Chronic Pain Assessment and Measurement


Ask anyone who has worked in chronic pain management for a while about assessment tools or measurement and you’ll see the eyes roll – how many assessment questionnaires do we need???

Firstly I want to clarify what I mean by assessment, and the difference between that and measurement.

Measurement is all about quantifying something – how much, how often, is there more of [x] than [y]? did [a] have an effect on [b]?

The problem in pain is that because pain is an individual, subjective, personal experience we can’t directly measure it. We have to extrapolate from something observable to something that can’t be seen. This means we are really measuring correlates of the pain experience rather than pain itself.

Pain assessment, on the other hand, is about learning more about the qualitative experience of pain.

In pain assessment, I am forming a ’rounded’ picture of the individual and the factors that may be associated with the experience, and hoping to answer the question I have of ‘why did this person present to me in this way on this occasion?’ I collect information over a range of domains including biophysical, psychological and social – and rely on other members of the team to help complete the picture through their assessments (I focus on psychosocial and functional).

What difference does it make?

  • Pain measurement is really helpful when trying to quantify improvement, difficulties, or to establish whether this person is more or less severely affected by their pain. Measurement is important when trying to determine whether an intervention has achieved anything (eg outcome measurement), or whether to provide a person with a certain type of treatment (eg will this person respond to anti-depressant medication?). Measurement on its own, however, won’t make any difference to your rapport, empathy or quality of your intervention. It won’t necessarily help you to understand where this person is coming from nor to prioritise your interventions.
  • Pain assessment should directly help you establish the beginning of a case formulation, or working hypotheses, about the factors that may be influencing this person’s presentation – and in doing so, should help you develop some understanding of how the problems have arisen, how they are affecting the individual, how they are being maintained, and what intervention priorities you may have.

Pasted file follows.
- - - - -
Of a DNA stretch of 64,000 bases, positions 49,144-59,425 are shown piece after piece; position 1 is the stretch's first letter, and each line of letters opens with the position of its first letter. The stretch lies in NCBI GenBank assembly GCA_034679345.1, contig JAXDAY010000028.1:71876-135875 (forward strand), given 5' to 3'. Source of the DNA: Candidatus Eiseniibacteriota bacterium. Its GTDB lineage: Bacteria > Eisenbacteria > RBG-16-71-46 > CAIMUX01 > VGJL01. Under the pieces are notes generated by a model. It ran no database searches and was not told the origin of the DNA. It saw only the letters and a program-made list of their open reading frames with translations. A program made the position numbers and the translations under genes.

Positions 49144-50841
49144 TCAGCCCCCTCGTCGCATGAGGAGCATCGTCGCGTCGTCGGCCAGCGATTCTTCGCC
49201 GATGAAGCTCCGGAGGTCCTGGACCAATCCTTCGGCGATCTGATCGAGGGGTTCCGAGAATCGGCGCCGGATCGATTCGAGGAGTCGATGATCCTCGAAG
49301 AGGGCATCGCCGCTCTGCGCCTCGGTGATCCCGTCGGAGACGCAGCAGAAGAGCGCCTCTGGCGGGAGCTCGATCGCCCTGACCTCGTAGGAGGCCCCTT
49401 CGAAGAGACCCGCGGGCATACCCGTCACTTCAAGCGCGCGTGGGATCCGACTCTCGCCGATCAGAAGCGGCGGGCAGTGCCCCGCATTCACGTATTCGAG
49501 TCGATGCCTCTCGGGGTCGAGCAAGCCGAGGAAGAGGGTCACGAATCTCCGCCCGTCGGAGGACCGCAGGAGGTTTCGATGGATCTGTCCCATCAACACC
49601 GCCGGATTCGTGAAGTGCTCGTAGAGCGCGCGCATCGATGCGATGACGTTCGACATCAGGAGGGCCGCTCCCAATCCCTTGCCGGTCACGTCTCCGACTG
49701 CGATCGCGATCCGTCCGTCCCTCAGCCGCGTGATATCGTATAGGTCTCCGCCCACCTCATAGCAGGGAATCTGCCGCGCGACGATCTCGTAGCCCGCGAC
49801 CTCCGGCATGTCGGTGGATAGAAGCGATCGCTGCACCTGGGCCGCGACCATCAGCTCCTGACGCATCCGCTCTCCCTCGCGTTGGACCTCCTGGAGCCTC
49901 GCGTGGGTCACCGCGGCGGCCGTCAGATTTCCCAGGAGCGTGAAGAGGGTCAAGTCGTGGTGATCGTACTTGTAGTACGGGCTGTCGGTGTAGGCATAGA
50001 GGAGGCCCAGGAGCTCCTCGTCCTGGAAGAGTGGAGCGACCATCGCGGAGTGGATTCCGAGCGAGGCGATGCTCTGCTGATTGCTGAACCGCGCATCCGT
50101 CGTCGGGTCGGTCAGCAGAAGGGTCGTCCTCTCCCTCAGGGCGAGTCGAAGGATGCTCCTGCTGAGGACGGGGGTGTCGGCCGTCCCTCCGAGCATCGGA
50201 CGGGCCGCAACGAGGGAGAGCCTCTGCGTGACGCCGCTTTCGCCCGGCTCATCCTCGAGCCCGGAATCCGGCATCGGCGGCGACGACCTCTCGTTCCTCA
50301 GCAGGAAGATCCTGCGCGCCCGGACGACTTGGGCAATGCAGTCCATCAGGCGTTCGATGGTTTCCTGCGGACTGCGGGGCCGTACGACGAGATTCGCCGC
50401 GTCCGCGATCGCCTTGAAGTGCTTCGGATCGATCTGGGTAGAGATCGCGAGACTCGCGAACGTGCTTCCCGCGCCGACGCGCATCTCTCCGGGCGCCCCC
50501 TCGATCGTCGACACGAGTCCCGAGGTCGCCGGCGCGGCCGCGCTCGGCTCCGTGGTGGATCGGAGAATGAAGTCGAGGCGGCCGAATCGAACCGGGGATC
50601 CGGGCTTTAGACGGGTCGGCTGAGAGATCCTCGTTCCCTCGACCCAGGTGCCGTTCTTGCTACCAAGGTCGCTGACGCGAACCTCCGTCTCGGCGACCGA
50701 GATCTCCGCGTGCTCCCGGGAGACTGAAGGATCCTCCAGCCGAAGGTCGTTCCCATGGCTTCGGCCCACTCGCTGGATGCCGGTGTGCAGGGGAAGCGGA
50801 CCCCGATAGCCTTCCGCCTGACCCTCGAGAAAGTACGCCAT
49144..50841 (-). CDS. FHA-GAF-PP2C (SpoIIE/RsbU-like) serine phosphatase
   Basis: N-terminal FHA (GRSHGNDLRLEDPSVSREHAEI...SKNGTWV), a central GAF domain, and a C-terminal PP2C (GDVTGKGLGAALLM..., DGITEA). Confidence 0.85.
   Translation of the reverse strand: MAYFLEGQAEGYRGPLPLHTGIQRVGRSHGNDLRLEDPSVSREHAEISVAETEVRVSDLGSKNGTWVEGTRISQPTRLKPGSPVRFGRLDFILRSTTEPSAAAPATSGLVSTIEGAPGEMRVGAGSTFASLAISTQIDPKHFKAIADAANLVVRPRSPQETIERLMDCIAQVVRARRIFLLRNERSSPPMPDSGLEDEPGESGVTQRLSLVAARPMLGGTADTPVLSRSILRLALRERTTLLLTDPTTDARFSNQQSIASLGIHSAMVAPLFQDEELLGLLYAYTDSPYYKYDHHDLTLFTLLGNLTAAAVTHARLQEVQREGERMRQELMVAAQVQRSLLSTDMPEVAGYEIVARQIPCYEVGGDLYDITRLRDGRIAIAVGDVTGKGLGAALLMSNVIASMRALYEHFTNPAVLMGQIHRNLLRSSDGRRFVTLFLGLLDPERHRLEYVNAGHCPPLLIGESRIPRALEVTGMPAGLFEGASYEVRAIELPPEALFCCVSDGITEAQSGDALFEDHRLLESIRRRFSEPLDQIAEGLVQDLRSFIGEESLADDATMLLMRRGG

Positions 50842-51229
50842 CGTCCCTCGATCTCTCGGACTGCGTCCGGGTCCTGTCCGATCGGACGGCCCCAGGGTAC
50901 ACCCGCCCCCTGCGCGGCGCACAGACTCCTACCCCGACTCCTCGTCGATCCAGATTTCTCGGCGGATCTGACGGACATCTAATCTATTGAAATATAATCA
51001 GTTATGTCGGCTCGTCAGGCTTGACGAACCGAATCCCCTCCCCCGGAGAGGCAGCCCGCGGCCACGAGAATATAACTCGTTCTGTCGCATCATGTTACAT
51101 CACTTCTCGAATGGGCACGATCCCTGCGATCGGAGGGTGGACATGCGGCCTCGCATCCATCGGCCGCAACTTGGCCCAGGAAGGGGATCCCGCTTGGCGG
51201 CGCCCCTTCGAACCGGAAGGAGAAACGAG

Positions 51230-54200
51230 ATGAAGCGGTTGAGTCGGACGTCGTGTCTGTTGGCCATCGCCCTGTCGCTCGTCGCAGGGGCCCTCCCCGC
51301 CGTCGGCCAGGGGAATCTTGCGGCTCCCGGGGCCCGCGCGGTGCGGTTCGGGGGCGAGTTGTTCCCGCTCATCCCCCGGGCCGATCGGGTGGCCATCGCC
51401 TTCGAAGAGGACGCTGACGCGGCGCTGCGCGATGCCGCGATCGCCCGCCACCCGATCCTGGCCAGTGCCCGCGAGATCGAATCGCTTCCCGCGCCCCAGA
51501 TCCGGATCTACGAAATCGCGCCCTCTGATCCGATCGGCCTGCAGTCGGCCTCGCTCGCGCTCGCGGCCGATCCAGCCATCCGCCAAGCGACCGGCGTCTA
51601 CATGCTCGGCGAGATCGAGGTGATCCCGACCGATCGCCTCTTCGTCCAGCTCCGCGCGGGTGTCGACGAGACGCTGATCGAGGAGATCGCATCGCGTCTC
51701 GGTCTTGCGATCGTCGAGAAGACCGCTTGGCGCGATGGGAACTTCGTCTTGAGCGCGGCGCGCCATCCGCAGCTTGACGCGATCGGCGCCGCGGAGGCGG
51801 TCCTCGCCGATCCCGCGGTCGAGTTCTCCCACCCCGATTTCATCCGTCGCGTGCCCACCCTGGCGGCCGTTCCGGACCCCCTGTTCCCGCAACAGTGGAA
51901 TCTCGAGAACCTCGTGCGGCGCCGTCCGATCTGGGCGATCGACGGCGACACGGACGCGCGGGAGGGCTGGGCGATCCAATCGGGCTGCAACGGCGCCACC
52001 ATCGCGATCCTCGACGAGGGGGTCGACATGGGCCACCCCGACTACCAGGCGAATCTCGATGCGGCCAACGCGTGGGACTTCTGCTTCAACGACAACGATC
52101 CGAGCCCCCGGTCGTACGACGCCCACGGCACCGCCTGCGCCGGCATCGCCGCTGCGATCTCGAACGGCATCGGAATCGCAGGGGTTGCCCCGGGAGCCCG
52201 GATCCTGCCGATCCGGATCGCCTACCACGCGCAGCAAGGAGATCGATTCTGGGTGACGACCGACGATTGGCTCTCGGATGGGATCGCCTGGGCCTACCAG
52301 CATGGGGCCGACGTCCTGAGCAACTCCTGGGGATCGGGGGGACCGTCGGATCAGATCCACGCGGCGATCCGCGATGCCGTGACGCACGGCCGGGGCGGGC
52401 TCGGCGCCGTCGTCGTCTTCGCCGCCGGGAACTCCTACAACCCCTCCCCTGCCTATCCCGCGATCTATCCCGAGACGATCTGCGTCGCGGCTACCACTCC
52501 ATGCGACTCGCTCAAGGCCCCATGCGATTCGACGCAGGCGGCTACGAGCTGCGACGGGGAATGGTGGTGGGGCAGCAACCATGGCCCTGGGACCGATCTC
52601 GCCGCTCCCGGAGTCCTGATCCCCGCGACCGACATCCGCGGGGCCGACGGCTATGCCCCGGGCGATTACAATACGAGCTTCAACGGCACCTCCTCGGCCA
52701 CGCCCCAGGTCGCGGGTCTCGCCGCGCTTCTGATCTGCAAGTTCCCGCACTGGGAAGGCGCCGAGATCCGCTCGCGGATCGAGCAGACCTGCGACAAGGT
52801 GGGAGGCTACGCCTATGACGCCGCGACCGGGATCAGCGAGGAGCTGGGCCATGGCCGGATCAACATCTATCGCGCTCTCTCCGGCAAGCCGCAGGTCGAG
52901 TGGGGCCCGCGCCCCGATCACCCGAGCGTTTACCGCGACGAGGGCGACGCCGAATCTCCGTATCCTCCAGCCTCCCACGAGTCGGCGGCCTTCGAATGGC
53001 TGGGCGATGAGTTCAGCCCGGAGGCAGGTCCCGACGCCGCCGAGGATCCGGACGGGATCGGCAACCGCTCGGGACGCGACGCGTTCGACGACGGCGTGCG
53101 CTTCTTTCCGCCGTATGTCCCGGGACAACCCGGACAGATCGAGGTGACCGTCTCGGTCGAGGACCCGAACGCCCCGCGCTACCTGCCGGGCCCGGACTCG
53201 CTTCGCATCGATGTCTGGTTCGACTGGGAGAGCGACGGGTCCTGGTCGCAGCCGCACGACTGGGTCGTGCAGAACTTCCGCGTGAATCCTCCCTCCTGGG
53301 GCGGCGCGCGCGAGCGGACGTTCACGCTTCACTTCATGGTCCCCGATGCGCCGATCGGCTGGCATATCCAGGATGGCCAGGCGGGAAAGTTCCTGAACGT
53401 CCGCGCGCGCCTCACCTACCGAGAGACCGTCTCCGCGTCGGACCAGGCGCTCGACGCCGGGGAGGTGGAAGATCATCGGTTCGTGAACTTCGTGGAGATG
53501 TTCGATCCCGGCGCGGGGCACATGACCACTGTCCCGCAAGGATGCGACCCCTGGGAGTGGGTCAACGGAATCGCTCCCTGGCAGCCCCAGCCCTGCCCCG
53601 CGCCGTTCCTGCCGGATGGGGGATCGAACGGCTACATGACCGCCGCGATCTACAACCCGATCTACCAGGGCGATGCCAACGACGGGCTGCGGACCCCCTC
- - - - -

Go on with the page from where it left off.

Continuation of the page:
What tools can you use for pain measurement and assessment?

Hmmmm! well there are literally 100’s of pen and paper and other measurement instruments in pain…where to start? Before I answer this, there are quite a few questions to ask yourself…

  • If you’re assessing an individual, you may not want to use any formal measurement tools – quite simply psychometric tests can’t provide you with anything more than what your patient/client is prepared to tell you. They are not X-rays of the mind! They simply organise information, may be a little more efficient at times than interview, and they should (if well-developed) be reliable (measure the same thing the same way each time they’re used), be valid (measure what they say they’re going to measure), and help you compare this person with other people who have taken the same questionnaire (provided the original group with whom you are comparing this person is somewhat similar to your client/person!).

In choosing questionnaires or measurement instruments, it’s important to ask yourself – what do I really want to find out? Why might I use a pen and paper tool when I could ask the question? What is the burden on the patient/client to fill out this questionnaire? Can I interpret it? What does it mean if I do interpret it? What does a certain score actually mean? Can it predict anything? I can use it as an outcome measure? How do I report the findings?

    Behavioural measures are not nearly as readily available, nor used, as pen and paper questionnaires. This is partly because they are time-consuming to do properly, and often involve recording the person using video or photographs, then reviewing and scoring. Training to complete behavioural measures accurately is essential to ensure inter-rater reliability (like calibrating any other measurement instrument!). The predictive validity of behavioural measures such as Functional Capacity Evaluations or Assessments has not been well-established, and it’s important to recognise that these measures are only an indication of what this person is prepared to do on this day, not ‘lie detectors’! There is no way to determine whether someone is ‘malingering’ or ‘faking’ or ‘symptom magnifying’ – and health providers should not allow themselves to try to make this type of determination, it probably belongs with investigators rather than in health.